At Tuesday's meeting of the House State and Local Government Committee, Ohio townships pushed for passage of HB444 (Baldridge-Abrams), an omnibus of township law changes. The bill would open up industrial development bonds to townships; allow a licensed emergency medical responder (EMR) to be a first responder when an emergency medical technician (EMT) is unavailable in a township; and allow townships to file continuous emergency medical services (EMS) and police services levies. It would additionally make changes in the areas of cemetery territory transfers, township nuisance statutes, and housing authority boards.

Speaking in a livestreamed town hall Monday night, House Minority Leader Emilia Sykes (D-Akron) and Rep. Beth Liston (D-Dublin) discussed how the novel coronavirus has demonstrated the importance of public health policy at the state level. Liston, a hospital physician, was called a "front line hero" by Sykes, though she expressed discomfort at that title and said many were heroes. Sykes also noted that Liston was completing her work toward a master's in public health and would be the third to obtain one in the House Democratic caucus, along with Rep. Allison Russo (D-Columbus) and Sykes herself.

The Senate voted unanimously Wednesday to approve SB310 (Dolan), which would send out about a quarter of the state's allocation of federal funding for local governments' pandemic expenses, with leaders saying they hoped to convince Congress or the U.S. Treasury to ease restrictions on how the money can be spent before distributing the remainder. While the House considered moves to rein in the administration's power to impose public health restrictions, Senate President Larry Obhof (R-Medina) said he wants to review those powers but did not speak of it as an urgent matter. Senators had only just seen the language of the House proposals hours earlier, he said.

The Senate also passed SB303 (S. Huffman-Manning), which addresses pharmacist consult agreements, and HB168 (Arndt), regarding liability for hazardous substances on properties.

In the first day of Senate committee hearings since the declared state of emergency, members of the Senate Local Government, Public Safety and Veterans Affairs Committee gathered under special accommodations in the South Hearing Room Wednesday to permanently enact Ohio Board of Pharmacy rules expanding "consult agreements" between doctors, pharmacists and chronically ill patients to include advanced practice nurses and physicians assistants (PAs) through SB303 (S. Huffman-Manning).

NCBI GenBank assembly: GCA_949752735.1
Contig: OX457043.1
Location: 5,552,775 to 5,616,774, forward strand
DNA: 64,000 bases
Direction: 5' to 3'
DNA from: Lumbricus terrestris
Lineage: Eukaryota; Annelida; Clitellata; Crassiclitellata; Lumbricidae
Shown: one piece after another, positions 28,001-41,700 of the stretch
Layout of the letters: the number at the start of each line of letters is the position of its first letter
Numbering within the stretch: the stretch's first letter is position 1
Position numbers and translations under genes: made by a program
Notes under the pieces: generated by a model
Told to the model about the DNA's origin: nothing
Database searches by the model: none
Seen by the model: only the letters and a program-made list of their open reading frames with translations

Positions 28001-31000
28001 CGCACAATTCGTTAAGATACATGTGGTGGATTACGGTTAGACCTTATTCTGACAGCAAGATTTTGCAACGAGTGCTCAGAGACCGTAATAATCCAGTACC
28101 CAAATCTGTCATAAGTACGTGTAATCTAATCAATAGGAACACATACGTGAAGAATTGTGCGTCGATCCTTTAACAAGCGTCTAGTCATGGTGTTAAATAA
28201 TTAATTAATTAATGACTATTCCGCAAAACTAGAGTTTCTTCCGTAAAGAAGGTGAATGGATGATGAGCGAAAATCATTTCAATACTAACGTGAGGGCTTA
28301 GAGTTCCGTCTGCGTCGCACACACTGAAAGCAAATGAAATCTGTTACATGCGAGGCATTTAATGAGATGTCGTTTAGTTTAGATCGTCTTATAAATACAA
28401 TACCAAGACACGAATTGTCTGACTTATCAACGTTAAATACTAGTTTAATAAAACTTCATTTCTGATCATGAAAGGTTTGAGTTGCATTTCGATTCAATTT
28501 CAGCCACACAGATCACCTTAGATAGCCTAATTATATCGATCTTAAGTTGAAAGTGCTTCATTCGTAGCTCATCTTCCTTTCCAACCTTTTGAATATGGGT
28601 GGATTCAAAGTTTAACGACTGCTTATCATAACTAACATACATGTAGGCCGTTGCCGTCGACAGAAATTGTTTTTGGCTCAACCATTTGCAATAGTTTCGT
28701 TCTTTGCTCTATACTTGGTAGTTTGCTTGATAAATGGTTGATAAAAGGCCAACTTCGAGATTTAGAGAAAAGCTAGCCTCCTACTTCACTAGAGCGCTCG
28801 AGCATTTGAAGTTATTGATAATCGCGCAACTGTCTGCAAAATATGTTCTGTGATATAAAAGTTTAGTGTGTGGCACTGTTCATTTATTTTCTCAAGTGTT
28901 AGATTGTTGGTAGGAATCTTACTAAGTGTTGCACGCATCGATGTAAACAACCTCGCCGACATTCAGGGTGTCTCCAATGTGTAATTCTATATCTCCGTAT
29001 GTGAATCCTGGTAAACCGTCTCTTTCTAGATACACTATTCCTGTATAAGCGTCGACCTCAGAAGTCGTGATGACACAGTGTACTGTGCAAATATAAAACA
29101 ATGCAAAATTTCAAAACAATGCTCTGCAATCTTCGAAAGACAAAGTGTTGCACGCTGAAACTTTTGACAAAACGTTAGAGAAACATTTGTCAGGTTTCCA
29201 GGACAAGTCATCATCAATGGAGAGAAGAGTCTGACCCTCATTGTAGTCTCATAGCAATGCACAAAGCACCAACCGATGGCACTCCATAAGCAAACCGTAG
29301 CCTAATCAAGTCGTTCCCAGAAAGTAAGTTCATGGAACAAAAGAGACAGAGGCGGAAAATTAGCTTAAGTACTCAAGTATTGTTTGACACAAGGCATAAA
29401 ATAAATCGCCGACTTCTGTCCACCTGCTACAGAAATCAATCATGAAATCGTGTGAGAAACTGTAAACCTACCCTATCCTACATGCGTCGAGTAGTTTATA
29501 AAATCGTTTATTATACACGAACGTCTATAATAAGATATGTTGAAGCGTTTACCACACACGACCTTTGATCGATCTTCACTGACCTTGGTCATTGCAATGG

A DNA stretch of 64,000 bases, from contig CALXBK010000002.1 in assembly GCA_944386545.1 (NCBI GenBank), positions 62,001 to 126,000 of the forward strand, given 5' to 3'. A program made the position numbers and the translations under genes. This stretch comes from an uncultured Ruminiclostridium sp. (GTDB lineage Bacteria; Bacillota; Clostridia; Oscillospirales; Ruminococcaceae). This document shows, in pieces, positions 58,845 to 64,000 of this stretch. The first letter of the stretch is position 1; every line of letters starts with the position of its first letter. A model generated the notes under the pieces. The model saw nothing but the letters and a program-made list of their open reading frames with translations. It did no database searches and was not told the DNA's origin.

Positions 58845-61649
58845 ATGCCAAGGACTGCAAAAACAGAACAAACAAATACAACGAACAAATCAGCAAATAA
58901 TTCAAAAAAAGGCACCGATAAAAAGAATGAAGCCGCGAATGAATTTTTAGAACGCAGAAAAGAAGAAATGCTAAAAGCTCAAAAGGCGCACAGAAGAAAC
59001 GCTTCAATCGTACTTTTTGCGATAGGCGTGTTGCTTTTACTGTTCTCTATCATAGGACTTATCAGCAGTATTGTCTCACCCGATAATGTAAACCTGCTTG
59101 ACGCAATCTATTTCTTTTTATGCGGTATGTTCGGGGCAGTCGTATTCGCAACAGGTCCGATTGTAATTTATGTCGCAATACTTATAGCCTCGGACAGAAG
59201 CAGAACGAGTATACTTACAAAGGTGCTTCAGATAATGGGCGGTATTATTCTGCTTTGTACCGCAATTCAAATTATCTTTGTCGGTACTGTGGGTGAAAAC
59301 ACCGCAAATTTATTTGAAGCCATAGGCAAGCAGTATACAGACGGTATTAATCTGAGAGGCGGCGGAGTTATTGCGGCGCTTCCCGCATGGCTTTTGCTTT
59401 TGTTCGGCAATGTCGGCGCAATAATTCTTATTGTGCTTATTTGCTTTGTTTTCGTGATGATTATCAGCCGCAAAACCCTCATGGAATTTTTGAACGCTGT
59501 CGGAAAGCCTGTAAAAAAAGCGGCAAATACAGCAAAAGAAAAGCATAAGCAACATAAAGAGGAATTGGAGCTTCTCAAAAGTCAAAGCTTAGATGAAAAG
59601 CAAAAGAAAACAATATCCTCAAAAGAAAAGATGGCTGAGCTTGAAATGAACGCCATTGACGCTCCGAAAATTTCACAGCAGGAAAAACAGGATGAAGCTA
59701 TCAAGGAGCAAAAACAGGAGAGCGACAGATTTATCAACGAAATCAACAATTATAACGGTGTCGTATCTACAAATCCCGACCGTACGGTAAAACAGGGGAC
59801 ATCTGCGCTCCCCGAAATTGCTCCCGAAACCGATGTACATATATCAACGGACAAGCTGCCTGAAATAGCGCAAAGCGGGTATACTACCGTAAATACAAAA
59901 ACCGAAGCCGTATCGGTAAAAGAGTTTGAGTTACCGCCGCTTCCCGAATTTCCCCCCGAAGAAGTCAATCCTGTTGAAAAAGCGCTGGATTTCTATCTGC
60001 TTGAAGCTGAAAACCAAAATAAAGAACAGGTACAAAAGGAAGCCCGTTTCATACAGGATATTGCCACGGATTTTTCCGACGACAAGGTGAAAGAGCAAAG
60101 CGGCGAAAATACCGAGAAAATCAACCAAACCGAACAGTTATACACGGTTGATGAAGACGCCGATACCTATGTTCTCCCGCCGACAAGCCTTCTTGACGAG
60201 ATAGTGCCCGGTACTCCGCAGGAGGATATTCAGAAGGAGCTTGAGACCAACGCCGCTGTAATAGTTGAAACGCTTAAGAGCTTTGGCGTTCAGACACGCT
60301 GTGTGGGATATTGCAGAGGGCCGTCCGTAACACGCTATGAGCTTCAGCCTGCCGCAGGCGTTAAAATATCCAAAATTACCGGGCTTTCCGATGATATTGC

The Senate Judiciary Committee Wednesday began hearings on two bills related to the COVID-19 pandemic, but lawmakers on the panel suggested that both may need more work before the bills go to the Senate floor. Sens. Nathan Manning (R-North Ridgeville) and Steve Wilson (R-Maineville) gave sponsor testimony on SB301, which they said would prevent price gouging during a declared emergency, while Sen. Matt Huffman (R-Lima) introduced his SB308, which revises the law governing civil liability for health care providers and service providers during a government-declared disaster.

In keeping with plans to reopen government and businesses, the Statehouse Museum Shop announced it will reopen for business Tuesday, May 12.

In other legislative action, the House State and Local Government Committee reported out HB481 (Fraizer), authorizing land conveyances; and the Senate Local Government, Public Safety and Veterans Affairs Committee reported out SB259 (Sykes), a land conveyance bill.


The U.S. Environmental Protection Agency (USEPA) has abandoned many of its enforcement responsibilities under the Clean Water Act for the Great Lakes region, according to a new report from the Environmental Law & Policy Center (ELPC). "In a multi-year analysis, ELPC found shrinking enforcement budgets, declining staff levels and drops in enforcement with a corresponding rise in industrial polluters' non-compliance with Clean Water Act requirements," the organization said in announcing the publication of the report, "EPA Region 5 Clean Water Enforcement Declines."


LeadingAge Ohio, which represents hundreds of long-term care facilities, hospice providers and other service providers, issued a statement in response to aggregate county-level data on COVID-19 cases and deaths in long-term care facilities. The organization noted there had been errors in weekly long-term care data reported since mid-April, which the Ohio Department of Health (ODH) was correcting as providers brought them to the agency's attention.